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Metabolic Effects of Metformin in Patients with Acute Renal Failure

Metformin use has been associated with significant disturbances in acid-base balance.

Metformin remains the first-line therapy for majority of patients with type 2 diabetes mellitus. Its metabolic effects have provided great support for its use in diabetes management. However, risks of renal impairment and lactic acidosis have always warranted close monitoring in patients with predisposing factors to these events. In fact, lactic acidosis has been associated with renal impairment. Metformin is not metabolized in the liver and is excreted by active tubular secretion.

The risk of developing lactic acidosis greatly depends on the magnitude of each patient’s renal impairment and their age. Nonetheless, these studies fail to take into consideration those patients with renal failure. The majority of trials out there exclude patients with renal defects due to its nephrotoxic potential. The nephrotoxicity of increased levels of metformin relies on its effect on renal mitochondrial activity. Previous studies have demonstrated that therapeutic doses of metformin are not associated with risk of lactic acidosis. Renal mitochondrial dysfunction can lead to tubular cell ischemia and increased lactic acid production. Hence, those patients with renal impairment will warrant closer monitoring and dose optimization strategies to prevent these complications while obtaining optimal glucose control. Recently, renal dose adjustments changed. Now patients are to be monitored based on glomerular filtration rate and not serum creatinine for metformin therapy.

A recent study conducted by David Cucchiari and colleagues evaluated the dose-related effects of metformin on acid-base balance in patients with diabetes who develop acute renal failure. In this cross-sectional study, 126 patients were included, of which 74 were taking metformin and 52 were taking insulin, other oral antidiabetic drugs, or both. All patients had type 2 diabetes and presented to the emergency department with acute kidney failure. Those patients who had type 1 diabetes and chronic kidney disease were excluded. The study aimed to understand the occurrence of acidosis and lactic acidosis, to asses if metformin use and various doses of the drug influenced pH and lactate levels despite renal function. In addition, it sought to understand the influence of metformin on renal function despite other causes, and the influence of metformin on the need for hemodialysis and hospital-survival.

Results from the analysis showed that acidosis and lactic acidosis occurred more frequently in those patients taking metformin with a median dose of 1500 mg (p=0.0491 for acidosis and p<0.001 for lactic acidosis). Doses of greater than 1000 mg per day tended to increase lactate levels (p<0.001). However, the effect on pH became significant only in those patients taking more than 2000 mg per day (p= 0.009).  Multivariate analysis showed an independent effect of metformin on pH and lactate levels when taking into consideration other variables for these effects. Furthermore, it was also seen that renal function was worse in those patients who presented to the emergency department and were on a metformin regimen with higher doses showing elevated serum creatinine levels (p=0.003; 1000 mg-2000mg per day vs. p<0.001 for 2000-3000 mg per day). The need for hemodialysis and hospital-survival did not show any statistical difference.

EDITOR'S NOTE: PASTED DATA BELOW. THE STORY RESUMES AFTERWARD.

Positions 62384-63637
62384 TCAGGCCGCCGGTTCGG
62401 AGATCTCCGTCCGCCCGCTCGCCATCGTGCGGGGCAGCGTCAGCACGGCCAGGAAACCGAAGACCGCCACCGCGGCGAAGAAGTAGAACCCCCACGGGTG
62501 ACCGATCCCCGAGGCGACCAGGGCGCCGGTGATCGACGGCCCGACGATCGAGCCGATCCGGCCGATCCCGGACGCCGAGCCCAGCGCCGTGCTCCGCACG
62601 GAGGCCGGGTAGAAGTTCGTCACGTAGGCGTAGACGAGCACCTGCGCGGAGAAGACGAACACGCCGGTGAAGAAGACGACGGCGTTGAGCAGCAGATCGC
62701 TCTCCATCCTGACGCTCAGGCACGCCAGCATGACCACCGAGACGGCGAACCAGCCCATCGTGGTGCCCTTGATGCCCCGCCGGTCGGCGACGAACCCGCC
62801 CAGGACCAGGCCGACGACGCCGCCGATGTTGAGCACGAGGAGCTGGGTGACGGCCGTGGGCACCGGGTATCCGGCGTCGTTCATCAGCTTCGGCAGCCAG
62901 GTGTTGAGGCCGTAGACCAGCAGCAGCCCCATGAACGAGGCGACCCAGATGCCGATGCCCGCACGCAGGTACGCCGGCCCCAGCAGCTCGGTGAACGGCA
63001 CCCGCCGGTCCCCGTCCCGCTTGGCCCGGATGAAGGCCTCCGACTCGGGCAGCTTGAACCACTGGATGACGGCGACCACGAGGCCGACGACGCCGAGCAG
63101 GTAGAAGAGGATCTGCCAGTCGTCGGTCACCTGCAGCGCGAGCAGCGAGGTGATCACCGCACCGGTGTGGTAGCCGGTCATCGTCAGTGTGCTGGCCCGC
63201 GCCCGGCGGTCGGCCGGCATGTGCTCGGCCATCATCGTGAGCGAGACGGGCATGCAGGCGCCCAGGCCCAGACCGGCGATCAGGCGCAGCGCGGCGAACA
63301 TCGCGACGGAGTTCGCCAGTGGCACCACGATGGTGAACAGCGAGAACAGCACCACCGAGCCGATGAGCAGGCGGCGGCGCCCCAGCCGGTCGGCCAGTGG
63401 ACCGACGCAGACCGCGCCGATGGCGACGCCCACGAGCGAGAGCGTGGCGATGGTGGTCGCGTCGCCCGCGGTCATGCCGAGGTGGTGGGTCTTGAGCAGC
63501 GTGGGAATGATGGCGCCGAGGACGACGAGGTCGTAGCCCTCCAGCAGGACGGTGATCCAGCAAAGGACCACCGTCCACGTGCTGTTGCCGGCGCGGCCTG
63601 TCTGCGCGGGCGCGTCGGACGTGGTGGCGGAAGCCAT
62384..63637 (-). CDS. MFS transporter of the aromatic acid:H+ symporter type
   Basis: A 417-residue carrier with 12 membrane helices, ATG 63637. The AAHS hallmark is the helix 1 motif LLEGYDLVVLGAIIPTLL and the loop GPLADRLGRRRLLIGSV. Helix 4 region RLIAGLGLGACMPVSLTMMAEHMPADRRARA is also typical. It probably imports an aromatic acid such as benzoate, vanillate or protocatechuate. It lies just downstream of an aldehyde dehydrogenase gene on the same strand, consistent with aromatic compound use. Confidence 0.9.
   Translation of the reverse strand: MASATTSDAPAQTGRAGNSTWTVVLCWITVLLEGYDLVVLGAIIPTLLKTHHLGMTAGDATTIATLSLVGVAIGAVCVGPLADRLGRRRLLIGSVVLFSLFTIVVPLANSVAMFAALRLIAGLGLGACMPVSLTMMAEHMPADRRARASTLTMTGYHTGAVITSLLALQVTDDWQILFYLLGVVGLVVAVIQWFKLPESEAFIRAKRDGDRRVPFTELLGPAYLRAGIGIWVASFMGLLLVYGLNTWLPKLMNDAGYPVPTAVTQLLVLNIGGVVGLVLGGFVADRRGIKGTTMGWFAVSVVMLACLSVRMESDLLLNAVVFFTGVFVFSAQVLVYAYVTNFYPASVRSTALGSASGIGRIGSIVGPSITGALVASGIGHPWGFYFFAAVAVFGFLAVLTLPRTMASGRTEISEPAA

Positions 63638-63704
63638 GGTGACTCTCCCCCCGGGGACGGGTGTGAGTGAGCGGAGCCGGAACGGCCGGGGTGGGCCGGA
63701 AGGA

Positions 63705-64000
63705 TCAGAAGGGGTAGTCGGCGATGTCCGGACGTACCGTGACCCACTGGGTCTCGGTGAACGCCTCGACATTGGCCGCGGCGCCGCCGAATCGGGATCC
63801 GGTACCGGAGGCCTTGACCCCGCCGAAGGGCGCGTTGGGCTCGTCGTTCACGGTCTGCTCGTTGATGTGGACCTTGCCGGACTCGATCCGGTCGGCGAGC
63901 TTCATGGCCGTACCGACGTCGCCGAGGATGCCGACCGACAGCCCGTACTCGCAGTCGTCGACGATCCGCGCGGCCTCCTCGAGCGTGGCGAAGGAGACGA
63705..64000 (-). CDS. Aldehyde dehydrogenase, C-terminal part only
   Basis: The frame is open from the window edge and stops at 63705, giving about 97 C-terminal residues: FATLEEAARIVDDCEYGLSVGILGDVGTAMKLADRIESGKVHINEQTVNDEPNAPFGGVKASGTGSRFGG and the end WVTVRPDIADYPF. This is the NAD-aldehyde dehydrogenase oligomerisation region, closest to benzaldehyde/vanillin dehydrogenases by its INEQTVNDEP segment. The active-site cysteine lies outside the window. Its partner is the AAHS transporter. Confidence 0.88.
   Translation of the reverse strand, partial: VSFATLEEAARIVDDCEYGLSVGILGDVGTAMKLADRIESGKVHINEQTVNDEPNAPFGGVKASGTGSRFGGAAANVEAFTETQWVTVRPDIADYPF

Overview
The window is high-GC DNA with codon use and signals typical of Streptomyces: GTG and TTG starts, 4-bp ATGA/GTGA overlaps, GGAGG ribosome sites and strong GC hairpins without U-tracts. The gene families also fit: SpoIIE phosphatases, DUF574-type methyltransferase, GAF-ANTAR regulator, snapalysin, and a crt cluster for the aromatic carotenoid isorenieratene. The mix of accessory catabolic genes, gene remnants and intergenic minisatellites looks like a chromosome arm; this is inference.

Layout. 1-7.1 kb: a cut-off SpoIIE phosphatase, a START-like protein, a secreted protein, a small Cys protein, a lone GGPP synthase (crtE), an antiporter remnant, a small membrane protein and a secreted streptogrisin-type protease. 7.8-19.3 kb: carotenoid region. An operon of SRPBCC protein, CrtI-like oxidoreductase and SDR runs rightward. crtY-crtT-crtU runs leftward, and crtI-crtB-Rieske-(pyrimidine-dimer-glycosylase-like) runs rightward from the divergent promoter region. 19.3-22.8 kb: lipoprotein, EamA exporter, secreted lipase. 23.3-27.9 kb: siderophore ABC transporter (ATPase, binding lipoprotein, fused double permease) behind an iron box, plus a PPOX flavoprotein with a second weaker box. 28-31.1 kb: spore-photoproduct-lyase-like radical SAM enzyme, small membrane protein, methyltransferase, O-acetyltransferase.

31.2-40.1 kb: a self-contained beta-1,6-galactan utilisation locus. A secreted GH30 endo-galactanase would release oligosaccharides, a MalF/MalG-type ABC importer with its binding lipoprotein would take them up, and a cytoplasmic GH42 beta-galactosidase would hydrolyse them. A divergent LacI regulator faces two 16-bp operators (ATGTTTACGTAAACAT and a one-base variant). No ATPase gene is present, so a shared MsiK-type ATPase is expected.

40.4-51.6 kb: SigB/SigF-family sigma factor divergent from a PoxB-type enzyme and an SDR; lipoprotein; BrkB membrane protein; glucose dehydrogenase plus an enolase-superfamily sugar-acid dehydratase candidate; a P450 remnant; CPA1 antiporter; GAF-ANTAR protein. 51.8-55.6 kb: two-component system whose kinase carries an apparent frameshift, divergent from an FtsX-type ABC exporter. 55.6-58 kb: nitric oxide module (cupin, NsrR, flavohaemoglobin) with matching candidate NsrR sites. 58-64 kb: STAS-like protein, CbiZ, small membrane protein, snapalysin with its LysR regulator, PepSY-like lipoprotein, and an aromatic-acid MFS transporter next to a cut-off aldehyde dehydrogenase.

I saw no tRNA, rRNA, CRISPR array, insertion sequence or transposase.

In conclusion, there is a strong association between metformin use and pH and lactate levels.  Acid-base balance appears to be affected greatly by the use of metformin (pH 7.31 + 0.16) when compared to the global population (pH 7.35 + 0.15) (p=0.008). These findings highlight the need for close monitoring of renal function especially in those who may have precipitating factors for acute renal failure. Those patients with renal hypoperfusion can be at great risk for kidney damage secondary to tissue hypoxia. The findings of this trial can help further understand the nature of this relationship, but from a prospective point of view in future research efforts. The retrospective nature of this cross-sectional study did not take into consideration metformin plasma levels and the pharmacokinetics properties in the event of acute renal failure. Even though, multiple variables for worsening kidney function were taken into consideration, further evaluation should be done to understand how these multiple variables can potentially contribute to the metabolic effects observed.

Practice Pearls:

  • The nephrotoxic nature of metformin is hypothesized to be through renal mitochondrial dysfunction.
  • The risk of lactic acidosis increases with higher doses of metformin (>2000 mg/day), independent of baseline renal function.
  • In the setting of acute renal function, metformin should be stopped until normal function is restored.

Researched and prepared by Pablo A. Marrero-Núñez – USF College of Pharmacy Student Delegate –  Doctor of Pharmacy Candidate 2017 – University of South Florida – College of Pharmacy

References:

Cucchiari, David, Manuel Alfredo Podestà, Elisa Merizzoli, Albania Calvetta, Emanuela Morenghi, Claudio Angelini, Claudio Ponticelli, and Salvatore Badalamenti. “Dose-related Effects of Metformin on Acid–base Balance and Renal Function in Patients with Diabetes Who Develop Acute Renal Failure: A Cross-sectional Study.” Acta Diabetol Acta Diabetologica 53.4 (2016): 551-58. Web.

Carlson, Nicholas, Kristine Hommel, Jonas Bjerring Olesen, Thomas Alexander Gerds, Anne-Merete Soja, Tina Vilsbøll, Anne-Lise Kamper, Christian Torp-Pedersen, and Gunnar Gislason. “Metformin-associated Risk of Acute Dialysis in Patients with Type 2 Diabetes: A Nationwide Cohort Study.” Diabetes Obes Metab Diabetes, Obesity and Metabolism (2016): n. pag. Web.